In a March 11 paper in Lancet, Dr Cao and colleagues reported that D-dimer levels over 1ug/L at admission predicted an 18 fold increase in the odds of death before discharge (Lancet 2020;395(10229).1054-1062).

The most common pattern of coagulopathy observed in hospitalized COVID-19 patients is elevations in fibrinogen and D-dimer levels. Some report a mild thrombocytopenia and increased D-dimer levels as the most consistent hemostatic abnormality. Whether the coagulation cascade is directly activated by the virus or it is the result of local or systemic inflammation, is not completely understood. There is a parallel rise in markers of inflammation like CRP, ferritin and IL-6. Zhou et al showed that the increase in IL-6 was discrepant with the elevations in D-dimer; IL-6 levels appeared to increase only 13 days after disease onset, whereas D-dimer levels were already 10-fold increased by that time.

The other laboratory abnormalities in COVID-19 patients are lymphopenia and increased LDH levels. The disturbances in hemostatic abnormalities are associated with a higher risk of requiring mechanical ventilation, ICU admission or death. Unlike the pattern seen in classic DIC from bacterial sepsis or trauma, the degree of aPTT elevation is often less than PT elevation in COVID-19 patients. The thrombocytopenia is also milder (platelet count around 100x109) compared to patients with DIC. Some COVID-19 patients also develop DIC with serious infection.

A study conducted on 22 COVID-19 patients, admitted to the ICU of Padua University Hospital, Padua, Italy, by Luca Spiezia et al was recently published in the Journal of Thrombosis and Haemostasis (April 21, 2020). The controls were 44 healthy, age, sex, and body weight matched subjects. The coagulation profile of the study population showed a severe hypercoagulability rather than a consumptive coagulopathy (as in DIC). They concluded that the severe hypercoagulability is due to hyperfibrinogenemia. There is increased fibrin formation and polymerization that may predispose to thrombosis. Fibrin deposition in alveolar and interstitial lung spaces, in addition to thrombosis of microcirculation, may contribute to worsening of respiratory failure. In this regards anticoagulant therapy may improve prognosis in COVID-19 patients.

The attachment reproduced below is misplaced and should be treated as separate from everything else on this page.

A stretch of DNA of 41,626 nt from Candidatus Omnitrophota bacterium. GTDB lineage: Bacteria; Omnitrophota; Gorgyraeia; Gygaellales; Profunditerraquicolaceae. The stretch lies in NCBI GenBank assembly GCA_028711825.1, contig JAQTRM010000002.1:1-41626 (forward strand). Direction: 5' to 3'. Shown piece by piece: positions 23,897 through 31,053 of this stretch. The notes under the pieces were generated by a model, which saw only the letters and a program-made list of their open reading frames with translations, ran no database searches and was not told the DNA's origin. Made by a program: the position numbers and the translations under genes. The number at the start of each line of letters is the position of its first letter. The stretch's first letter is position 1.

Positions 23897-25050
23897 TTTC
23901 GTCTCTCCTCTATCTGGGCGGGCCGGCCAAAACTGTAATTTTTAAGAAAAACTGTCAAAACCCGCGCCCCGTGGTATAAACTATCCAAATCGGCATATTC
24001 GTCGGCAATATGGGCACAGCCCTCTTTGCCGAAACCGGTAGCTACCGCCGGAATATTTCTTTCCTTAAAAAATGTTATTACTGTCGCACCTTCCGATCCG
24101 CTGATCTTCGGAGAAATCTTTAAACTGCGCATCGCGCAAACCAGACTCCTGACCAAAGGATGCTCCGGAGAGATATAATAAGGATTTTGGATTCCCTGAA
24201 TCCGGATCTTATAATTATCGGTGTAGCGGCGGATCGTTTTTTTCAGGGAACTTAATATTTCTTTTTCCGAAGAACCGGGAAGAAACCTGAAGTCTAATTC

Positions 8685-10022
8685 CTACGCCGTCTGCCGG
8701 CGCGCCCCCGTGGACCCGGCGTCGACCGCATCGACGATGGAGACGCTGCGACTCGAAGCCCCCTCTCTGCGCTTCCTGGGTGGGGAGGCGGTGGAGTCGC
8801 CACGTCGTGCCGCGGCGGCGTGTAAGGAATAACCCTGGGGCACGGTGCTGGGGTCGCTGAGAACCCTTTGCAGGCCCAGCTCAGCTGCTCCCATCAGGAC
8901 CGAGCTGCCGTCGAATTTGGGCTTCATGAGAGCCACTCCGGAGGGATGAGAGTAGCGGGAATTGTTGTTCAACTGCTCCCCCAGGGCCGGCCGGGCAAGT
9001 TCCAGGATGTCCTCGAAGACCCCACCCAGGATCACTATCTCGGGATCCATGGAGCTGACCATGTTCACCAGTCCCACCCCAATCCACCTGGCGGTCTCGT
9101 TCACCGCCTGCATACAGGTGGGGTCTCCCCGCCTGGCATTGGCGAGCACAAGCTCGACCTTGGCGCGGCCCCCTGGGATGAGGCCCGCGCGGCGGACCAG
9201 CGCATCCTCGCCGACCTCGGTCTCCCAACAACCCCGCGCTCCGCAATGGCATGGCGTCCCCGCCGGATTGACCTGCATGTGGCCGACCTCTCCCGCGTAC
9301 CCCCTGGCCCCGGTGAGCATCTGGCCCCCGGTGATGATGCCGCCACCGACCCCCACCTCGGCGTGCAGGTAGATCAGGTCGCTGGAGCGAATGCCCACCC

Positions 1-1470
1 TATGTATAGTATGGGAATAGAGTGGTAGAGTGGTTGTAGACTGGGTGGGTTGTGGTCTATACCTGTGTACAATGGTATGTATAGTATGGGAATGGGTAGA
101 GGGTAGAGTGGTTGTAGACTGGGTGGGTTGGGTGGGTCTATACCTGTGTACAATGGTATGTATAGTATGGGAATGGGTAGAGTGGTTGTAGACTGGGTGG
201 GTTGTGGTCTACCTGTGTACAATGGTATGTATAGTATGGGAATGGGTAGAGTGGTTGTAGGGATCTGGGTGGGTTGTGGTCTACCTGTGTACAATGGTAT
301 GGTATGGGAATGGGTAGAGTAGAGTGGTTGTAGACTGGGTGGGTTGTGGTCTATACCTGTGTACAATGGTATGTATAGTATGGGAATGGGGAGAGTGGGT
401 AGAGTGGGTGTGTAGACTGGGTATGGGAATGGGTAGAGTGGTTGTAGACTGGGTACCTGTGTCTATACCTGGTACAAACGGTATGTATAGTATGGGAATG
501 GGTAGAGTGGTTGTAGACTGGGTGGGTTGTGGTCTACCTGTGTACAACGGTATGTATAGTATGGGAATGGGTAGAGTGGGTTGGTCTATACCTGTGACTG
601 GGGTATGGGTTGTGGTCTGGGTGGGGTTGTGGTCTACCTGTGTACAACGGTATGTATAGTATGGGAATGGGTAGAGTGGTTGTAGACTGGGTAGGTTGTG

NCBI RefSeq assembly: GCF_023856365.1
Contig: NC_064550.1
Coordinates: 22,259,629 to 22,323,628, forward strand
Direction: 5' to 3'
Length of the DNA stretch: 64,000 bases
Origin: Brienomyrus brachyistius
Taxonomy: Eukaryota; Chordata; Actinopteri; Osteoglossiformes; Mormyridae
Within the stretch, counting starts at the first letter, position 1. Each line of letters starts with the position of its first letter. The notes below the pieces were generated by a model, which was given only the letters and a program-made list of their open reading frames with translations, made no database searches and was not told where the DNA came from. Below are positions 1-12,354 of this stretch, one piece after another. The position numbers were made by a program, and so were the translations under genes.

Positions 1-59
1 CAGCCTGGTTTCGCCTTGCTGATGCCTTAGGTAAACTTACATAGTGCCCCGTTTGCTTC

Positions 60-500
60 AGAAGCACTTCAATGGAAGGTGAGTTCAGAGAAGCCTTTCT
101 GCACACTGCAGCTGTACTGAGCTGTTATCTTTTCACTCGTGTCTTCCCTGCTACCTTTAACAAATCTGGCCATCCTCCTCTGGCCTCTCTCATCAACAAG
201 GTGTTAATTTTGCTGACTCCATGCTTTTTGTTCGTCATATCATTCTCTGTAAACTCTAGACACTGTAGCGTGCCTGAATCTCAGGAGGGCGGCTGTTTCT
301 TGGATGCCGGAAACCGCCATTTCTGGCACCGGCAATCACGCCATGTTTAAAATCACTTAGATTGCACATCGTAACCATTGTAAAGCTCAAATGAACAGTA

Anticoagulation Therapies for Hospitalized COVID-19 Patients

Hospitalized COVID-19 patients, who have acute medical illness like pneumonia, are at increased risk of VTE. Prophylactic anticoagulation reduces the risk of VTE in such patients. The WHO interim guidance statement recommends prophylactic daily dose of Low Molecular Weight Heparin (LMWH) or twice daily subcutaneous Unfractionated Heparin (UFH) in hospitalized patients. The International Society on Thrombosis and Haemostasis recently recommended that all hospitalized COVID-19 patients, even those not in the ICU, should get prophylactic-dose low molecular weight heparin (LMWH), unless they have contraindications (active bleeding and platelet count <25×109/L). Since UFH needs time to achieve therapeutic aPTT and increased healthcare worker exposure for frequent blood draw, LMWHs may be preferred in patients who are unlikely to need procedures. In fact LMWH is preferred, unless there is a contraindication, such as acute kidney injury. All the same, in many ill patients with VTE, parental anticoagulation (e.g. UFH) is preferred as it may temporarily be withheld and has no known drug-drug interactions with investigational COVID-19 therapies. Heparin has potential benefits over other anticoagulants due to its anticoagulant (decreased coronary thrombi, pulmonary emboli, and microvascular ischemia), anti-inflammatory (decreased lung inflammation and improving oxygenation) and potentially anti-viral properties.

Mechanical VTE prophylaxis (intermittent pneumatic compression) should be used in immobilized patients and those who have contraindications for pharmacological prophylaxis. Direct Oral Anti Coagulants (DOAC) may be used for patients after discharge.


Since there is not much peer reviewed literature regarding the effect of COVID-19 on the coagulation profile, detailed guidelines cannot be formed regarding anticoagulation and monitoring of the coagulation profile. As more evidence accumulates about the devastating thrombotic complications of COVID-19 especially the strokes seen in the younger population, the general consensus is to start prophylactic anticoagulation on hospitalization, with some centers in favor of therapeutic anticoagulation.